Pro-integration politicians continue to present a bipolar choice between ruin and Brussels. Deeper political integration may well be a laudable goal, but banking reform and union-wide fiscal and monetary stimuli are all feasible with minor tinkering to the current system. Ridicule has made progress, but much more is needed.
China also balks at real economic reform. The Communist Party's constitutionally-mandated "leading role" thwarts the rule of law, and makes all other reforms little more than window dressing. Recent scandals dismay thoughtful Chinese, but may help real reformers gain power. Without the rule of law, China cannot develop efficient capital markets.
Rather, wasted resources and squandered opportunities pile up, and growth will eventually stall. Perhaps China will be mired in pitiable stagnation; extreme pessimists fear a dramatic large-scale economic collapse. Ether would have deeply negative ramifications for the rest of the world.
The basic problem is a twofold denial of arithmetic. First, the Communist Party equates its leading role with arbitrary discretionary power vested in individuals high in its hierarchy. A leading role could easily be otherwise defined. Second, Chinese savers, perhaps because of a lack of choices, continue pouring money into state-controlled banks, which continue lending primarily to state-owned enterprises with increasingly shaky long-run prospects.
The value of the banks' obligations to their depositors (and other investors) should equal the value of the bank's outstanding loans and other assets. Exhortations for harmony cannot banish this arithmetic. We do not encourage anyone to ridicule China's profoundly intelligent leaders, but it might happen anyway.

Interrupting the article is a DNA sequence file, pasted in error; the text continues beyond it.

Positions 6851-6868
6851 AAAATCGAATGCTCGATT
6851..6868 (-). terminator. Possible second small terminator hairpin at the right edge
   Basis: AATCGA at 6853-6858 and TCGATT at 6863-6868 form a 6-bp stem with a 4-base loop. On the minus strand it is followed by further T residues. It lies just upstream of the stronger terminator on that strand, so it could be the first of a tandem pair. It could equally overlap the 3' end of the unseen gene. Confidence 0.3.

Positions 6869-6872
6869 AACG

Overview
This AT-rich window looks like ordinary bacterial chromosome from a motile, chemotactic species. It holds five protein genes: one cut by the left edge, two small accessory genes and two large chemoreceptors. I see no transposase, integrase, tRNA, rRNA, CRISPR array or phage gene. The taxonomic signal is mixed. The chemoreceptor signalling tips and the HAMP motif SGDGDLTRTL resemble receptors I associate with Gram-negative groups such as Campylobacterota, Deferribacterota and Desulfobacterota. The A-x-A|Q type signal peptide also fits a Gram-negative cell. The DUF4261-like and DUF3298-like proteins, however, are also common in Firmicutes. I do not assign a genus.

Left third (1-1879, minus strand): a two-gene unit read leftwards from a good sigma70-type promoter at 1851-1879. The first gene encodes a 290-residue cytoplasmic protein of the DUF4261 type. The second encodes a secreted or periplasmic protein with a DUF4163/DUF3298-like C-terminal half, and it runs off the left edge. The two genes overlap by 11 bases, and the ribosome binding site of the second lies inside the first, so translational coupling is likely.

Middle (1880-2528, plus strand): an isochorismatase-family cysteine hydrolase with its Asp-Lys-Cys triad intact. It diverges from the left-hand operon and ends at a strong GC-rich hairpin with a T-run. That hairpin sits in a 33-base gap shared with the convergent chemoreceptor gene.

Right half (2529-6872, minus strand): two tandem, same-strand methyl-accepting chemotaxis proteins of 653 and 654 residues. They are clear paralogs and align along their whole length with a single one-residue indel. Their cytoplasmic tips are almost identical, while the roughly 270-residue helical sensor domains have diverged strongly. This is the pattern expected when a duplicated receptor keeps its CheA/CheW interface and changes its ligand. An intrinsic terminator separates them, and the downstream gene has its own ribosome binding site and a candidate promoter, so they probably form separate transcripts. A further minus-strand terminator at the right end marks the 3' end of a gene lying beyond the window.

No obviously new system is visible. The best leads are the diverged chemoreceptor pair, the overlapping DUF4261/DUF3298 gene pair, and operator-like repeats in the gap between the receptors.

All arithmetic denial is surely ridiculous. Neither European political deepening, nor American populism, nor Chinese harmony can make two and two equal anything but four. At some point, this will become obvious to most people, and leaders will have to scramble to seem, at least, to be leading.
Perhaps telling the truth might actually get leaders elected in Europe and America and promoted in China. We cannot guarantee this, but we can guarantee that telling people the truth will save politicians from ridicule – perhaps not now, but for certain in yet unwritten history books.
What might arithmetic portend? Americans might have to confront higher taxes and lower public spending, exposing the bipartisan arithmetical ignorance that currently paralyses Washington to ridicule.
The European Central Bank might be allowed to treat Euro-zone government bonds that are junk as junk, leaving governments that destroy their creditworthiness to live without credit and politicians who abetted this to endure ridicule.
The Chinese Communist Party might have to qualify its Leading Role by subjecting itself to the rule of law.
To postpone such will lead to dire consequences. Politicians may view sacrificing arithmetic as a small price to pay (they may not all appreciate the ridicule angle). Unfortunately for them, arithmetic is not for sale.